California was once the world’s leading economy. People came here even during the depression and in the recession after World War II. In bad times, California’s economy provided a safe haven, hope, more opportunity than anywhere else. In good times, California was spectacular. Its economy was vibrant and growing. Opportunity was abundant. Housing was affordable. The state’s schools, K through Ph.D., were the envy of the world. A family could thrive for generations. read more »
Much has been made – particularly in the Northeastern press – of the slowing down of migration to the South and West as a result of the recession. But in many ways this has obfuscated the longer term realities that will continue to drive American demographics for the coming decade. read more »
The California Legislative Analyst’s Office recently reported that the State faces a $21 billion shortfall in the current as well as the next fiscal year. That’s a problem, a really big problem. My young son would say it was a ginormous problem. In fact, it may be an insurmountable problem. read more »
Whatever the results of the Copenhagen conference on climate change, one thing is for sure: Draconian reductions on carbon emissions will be tacitly accepted by the most developed economies and sloughed off by many developing ones. In essence, emerging economies get to cut their "carbon" intensity--a natural product of their economic evolution--while we get to cut our throats.
The logic behind this prediction goes something like this. Since the West created the industrial revolution and the greenhouse gases that supposedly caused this "crisis," it's our obligation to take much of the burden for cleaning them up. read more »
It was during a recent tour of a sun-baked Los Angeles schoolyard that theories on state regulations developed by the latest Nobel Prize-winning economist came into focus. The Da Vinci Design Charter School is an oasis in an asphalt desert. Opened this year by the appropriately named Matt Wunder, the school draws 9th and 10th graders from some of the most difficult and dangerous learning environments in the country, and introduces them to a demanding, creative atmosphere. read more »
To read the periodic house price reports out of California, it would be easy to form the impression that house prices are continuing to decline. Most press reports highlight the fact that house prices are lower this year than they were at the same time last year. This masks the reality of robust house price increases that have been underway for nearly half a year. The state may have forfeited seven years of artificially induced house price escalation in just two years but has recovered about one-fifth of it since March. read more »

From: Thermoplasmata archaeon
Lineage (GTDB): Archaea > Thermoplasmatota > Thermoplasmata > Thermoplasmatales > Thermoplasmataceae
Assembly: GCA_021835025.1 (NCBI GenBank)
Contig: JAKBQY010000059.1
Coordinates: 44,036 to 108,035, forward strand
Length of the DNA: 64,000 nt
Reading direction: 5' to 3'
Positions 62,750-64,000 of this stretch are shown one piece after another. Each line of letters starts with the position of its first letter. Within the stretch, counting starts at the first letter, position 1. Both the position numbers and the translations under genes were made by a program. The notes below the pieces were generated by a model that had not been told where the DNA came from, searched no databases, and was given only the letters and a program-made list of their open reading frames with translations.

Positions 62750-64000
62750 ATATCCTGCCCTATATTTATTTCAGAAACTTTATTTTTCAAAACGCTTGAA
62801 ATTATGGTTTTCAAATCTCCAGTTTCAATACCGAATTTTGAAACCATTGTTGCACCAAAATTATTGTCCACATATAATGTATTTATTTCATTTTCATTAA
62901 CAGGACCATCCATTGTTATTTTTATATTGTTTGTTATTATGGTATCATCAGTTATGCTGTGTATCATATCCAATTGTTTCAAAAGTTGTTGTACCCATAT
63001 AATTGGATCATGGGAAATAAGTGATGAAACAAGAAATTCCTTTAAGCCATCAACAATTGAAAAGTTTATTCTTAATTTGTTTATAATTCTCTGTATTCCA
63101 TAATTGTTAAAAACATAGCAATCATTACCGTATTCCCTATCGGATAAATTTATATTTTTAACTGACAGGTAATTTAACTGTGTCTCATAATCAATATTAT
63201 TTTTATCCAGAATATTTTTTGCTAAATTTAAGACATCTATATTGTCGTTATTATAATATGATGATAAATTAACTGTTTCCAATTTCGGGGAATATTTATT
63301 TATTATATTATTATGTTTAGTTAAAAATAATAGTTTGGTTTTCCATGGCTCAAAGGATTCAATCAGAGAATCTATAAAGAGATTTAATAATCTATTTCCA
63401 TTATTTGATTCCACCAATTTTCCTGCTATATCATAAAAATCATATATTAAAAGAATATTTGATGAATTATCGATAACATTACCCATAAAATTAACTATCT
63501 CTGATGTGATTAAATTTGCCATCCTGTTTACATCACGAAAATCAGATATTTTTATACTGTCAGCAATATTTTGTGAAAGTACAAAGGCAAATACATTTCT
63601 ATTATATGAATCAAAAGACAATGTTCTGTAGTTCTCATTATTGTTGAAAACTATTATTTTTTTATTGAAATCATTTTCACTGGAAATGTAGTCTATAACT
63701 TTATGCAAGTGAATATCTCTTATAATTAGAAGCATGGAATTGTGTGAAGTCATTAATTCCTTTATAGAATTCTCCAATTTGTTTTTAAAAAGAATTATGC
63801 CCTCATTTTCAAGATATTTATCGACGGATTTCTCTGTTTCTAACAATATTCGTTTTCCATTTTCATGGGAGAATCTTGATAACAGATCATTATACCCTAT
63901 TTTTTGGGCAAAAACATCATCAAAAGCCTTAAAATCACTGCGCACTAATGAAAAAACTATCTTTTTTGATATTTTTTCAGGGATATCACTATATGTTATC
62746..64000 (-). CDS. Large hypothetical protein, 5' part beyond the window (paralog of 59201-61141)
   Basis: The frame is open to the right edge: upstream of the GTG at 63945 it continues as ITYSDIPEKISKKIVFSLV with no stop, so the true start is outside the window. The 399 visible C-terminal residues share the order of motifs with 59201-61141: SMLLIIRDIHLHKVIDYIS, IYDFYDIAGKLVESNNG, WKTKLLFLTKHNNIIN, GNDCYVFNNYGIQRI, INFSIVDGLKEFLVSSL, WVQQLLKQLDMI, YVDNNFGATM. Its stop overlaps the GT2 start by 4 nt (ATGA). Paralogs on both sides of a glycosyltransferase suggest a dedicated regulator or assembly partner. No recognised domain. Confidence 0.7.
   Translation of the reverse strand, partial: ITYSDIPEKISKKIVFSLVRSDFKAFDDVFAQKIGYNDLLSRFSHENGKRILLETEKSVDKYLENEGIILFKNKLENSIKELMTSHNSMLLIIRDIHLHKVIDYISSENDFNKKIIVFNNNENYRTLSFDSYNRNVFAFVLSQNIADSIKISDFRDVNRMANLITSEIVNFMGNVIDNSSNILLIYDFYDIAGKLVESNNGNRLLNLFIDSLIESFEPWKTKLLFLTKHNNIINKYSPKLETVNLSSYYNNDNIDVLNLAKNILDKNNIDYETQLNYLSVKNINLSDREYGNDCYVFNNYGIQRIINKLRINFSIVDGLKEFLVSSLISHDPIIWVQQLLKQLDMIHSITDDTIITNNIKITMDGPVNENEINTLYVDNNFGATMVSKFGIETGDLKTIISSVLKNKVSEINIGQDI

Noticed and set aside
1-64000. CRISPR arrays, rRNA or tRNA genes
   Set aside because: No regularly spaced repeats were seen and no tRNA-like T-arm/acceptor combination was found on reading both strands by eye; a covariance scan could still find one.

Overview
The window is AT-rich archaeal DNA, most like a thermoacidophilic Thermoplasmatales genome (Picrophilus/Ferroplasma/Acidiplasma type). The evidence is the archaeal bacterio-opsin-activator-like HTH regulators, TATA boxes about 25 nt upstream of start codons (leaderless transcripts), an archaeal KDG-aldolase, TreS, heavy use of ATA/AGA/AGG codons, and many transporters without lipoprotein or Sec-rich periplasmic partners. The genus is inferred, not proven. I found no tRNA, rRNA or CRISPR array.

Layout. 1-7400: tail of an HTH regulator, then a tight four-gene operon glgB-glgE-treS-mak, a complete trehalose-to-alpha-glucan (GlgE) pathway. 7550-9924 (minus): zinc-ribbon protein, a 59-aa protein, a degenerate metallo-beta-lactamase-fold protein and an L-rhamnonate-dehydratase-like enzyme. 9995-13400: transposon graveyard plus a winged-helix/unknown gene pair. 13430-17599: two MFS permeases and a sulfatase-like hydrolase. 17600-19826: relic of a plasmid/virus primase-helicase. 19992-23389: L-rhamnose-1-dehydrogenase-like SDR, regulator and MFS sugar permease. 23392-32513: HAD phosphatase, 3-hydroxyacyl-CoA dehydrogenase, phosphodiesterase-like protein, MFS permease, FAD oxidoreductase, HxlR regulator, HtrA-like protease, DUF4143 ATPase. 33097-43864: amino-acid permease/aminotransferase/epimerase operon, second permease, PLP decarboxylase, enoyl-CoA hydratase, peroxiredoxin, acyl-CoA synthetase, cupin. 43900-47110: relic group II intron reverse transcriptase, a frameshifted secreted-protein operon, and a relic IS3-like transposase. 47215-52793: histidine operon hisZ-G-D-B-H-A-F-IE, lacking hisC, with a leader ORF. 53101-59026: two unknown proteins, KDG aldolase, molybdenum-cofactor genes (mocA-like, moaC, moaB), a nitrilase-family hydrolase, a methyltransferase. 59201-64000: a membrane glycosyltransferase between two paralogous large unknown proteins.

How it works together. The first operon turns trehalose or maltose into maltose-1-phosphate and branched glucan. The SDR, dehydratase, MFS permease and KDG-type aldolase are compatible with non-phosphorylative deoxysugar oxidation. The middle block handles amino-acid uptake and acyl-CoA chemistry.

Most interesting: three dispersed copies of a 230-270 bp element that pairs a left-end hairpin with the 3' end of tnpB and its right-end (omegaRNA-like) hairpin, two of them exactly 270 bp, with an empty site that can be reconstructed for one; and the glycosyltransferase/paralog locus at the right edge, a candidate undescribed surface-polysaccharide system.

The road north across the Golden Gate leads to some of the prettiest counties in North America. Yet behind the lovely rolling hills, wineries, ranches and picturesque once-rural towns lies a demographic time bomb that neither political party is ready to address.
Paradise is having a problem with the evolving economy. A generational conflict is brewing, pitting the interests and predilections of well-heeled boomers against a growing, predominately Latino working class. And neither the emerging "progressive" politics nor laissez-faire conservatism is offering much in the way of a solution. read more »
A pending bill in Congress to reduce carbon emissions via a “cap and trade” regime would have significant distorting effects on America's regional economies. This is because the cost of compliance varies widely from region to region and metro to metro. This is all the more important since such legislation may do very little to reduce overall carbon emission according to two of the EPA's own San Francisco lawyers. read more »
Although job growth is gradually returning to Silicon Valley, don’t break out the champagne quite yet.
Lucia Mokres moved to the area five years ago. Last year, when she was working at a contract engineering and manufacturing firm, she saw several clients lose their jobs, as well as both large and small companies go under in the economic crunch. She remembers one conference vividly. While manning the event booth, instead of seeing people pitch work they had for her firm, they instead passed out resumes, asking her team for work. read more »
A key argument that public-safety officials use to justify their absurdly high pension benefits –- i.e., “3 percent at 50” retirements that allow them to retire with 90 percent or more of their final year’s pay as early as age 50 -- is this: We die soon after retirement because of all the stresses and difficulties of our jobs. This is such a common urban legend that virtually every officer who contacts me mentions this “fact.” They never provide back-up evidence. read more »